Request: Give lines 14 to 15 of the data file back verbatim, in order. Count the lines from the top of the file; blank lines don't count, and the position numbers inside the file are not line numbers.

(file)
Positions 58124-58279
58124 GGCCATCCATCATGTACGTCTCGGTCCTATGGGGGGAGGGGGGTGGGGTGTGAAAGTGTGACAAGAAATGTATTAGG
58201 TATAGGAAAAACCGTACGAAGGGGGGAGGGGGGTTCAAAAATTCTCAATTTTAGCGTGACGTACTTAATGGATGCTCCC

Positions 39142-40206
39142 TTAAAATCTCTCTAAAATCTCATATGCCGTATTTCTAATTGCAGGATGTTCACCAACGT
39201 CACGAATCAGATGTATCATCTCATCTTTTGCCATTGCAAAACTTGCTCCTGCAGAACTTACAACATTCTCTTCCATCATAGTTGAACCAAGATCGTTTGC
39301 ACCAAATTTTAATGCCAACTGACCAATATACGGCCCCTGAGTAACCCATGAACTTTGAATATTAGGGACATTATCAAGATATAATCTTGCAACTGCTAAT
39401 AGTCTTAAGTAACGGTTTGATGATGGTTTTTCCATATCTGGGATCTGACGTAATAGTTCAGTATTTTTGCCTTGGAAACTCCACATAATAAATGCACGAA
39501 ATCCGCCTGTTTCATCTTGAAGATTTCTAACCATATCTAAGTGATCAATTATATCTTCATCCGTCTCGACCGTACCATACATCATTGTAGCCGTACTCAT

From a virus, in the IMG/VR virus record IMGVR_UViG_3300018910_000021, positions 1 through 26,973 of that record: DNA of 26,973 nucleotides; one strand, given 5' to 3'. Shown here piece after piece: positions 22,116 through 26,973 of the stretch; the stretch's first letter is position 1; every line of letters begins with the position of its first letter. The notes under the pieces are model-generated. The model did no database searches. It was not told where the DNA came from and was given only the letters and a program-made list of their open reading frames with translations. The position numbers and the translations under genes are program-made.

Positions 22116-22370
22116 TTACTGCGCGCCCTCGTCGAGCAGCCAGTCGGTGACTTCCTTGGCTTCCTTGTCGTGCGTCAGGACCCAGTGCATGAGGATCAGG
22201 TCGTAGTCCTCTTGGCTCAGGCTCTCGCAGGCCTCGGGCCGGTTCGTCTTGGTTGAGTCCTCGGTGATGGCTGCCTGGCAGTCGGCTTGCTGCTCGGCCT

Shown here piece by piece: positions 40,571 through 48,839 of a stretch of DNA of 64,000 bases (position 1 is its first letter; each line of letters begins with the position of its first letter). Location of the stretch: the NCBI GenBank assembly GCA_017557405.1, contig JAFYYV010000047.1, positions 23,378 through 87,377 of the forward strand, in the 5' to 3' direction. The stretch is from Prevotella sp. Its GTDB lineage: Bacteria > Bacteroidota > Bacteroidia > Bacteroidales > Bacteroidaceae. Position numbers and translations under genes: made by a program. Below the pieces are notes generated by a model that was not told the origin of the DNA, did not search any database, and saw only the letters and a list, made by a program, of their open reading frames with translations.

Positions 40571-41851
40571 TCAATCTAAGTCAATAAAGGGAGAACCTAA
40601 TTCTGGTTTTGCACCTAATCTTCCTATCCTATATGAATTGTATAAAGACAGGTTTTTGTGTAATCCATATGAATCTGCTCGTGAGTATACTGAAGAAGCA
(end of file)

Shown here piece by piece: positions 40,571 through 48,839 of a stretch of DNA of 64,000 bases (position 1 is its first letter; each line of letters begins with the position of its first letter). Location of the stretch: the NCBI GenBank assembly GCA_017557405.1, contig JAFYYV010000047.1, positions 23,378 through 87,377 of the forward strand, in the 5' to 3' direction. The stretch is from Prevotella sp. Its GTDB lineage: Bacteria > Bacteroidota > Bacteroidia > Bacteroidales > Bacteroidaceae. Position numbers and translations under genes: made by a program. Below the pieces are notes generated by a model that was not told the origin of the DNA, did not search any database, and saw only the letters and a list, made by a program, of their open reading frames with translations.

Positions 40571-41851